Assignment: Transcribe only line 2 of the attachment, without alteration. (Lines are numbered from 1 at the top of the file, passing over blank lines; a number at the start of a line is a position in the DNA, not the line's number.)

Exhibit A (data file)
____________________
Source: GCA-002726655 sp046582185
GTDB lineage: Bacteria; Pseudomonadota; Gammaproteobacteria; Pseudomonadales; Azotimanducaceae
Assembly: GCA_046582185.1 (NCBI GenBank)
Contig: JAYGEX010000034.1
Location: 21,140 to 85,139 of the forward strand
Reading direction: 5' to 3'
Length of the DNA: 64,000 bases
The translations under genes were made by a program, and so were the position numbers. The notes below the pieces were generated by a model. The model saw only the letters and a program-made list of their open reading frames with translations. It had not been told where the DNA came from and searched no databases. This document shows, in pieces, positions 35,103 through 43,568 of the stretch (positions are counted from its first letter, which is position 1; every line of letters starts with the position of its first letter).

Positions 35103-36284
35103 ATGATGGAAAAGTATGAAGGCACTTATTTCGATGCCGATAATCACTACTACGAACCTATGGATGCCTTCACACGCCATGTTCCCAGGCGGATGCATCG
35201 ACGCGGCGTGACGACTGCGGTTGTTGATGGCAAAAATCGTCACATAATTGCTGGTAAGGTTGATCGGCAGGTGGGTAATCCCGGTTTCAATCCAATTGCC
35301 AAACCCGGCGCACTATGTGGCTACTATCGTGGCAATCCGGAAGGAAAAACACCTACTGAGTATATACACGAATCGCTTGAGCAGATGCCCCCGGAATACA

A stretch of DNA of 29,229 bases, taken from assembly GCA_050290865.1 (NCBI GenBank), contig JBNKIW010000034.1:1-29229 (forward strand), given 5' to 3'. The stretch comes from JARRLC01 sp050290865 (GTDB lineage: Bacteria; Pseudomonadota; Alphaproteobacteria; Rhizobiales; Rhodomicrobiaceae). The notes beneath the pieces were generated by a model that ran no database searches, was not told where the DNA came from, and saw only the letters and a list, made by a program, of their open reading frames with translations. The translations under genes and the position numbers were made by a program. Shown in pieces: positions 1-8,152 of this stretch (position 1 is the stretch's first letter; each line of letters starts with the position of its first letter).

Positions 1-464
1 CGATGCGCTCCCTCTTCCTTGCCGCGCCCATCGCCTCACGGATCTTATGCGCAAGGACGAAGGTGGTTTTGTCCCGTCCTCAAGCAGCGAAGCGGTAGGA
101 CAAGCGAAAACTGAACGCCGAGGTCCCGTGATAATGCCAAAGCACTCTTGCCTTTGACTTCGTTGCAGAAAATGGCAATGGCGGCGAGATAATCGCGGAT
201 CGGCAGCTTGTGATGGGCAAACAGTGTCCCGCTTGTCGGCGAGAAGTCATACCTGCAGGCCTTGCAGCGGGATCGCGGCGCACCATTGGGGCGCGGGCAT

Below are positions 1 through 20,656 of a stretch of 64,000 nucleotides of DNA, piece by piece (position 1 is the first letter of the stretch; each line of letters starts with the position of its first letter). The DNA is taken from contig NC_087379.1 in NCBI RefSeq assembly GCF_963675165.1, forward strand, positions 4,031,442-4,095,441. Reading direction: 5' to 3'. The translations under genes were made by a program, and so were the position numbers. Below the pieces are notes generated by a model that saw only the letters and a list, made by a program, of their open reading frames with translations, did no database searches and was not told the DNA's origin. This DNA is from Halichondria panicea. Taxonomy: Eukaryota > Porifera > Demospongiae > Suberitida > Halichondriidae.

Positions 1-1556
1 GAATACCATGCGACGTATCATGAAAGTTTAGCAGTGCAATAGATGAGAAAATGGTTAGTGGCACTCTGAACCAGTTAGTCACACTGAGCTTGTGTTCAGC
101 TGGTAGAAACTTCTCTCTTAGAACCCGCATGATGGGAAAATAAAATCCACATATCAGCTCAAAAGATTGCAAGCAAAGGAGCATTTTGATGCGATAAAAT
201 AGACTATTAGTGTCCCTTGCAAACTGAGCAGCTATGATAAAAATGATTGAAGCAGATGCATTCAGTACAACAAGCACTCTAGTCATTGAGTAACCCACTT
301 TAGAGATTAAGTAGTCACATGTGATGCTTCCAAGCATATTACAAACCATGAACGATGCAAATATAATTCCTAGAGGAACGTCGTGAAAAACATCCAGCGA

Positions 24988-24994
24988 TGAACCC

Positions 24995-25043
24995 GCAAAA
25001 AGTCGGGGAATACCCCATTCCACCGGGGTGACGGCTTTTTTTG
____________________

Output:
GTDB lineage: Bacteria; Pseudomonadota; Gammaproteobacteria; Pseudomonadales; Azotimanducaceae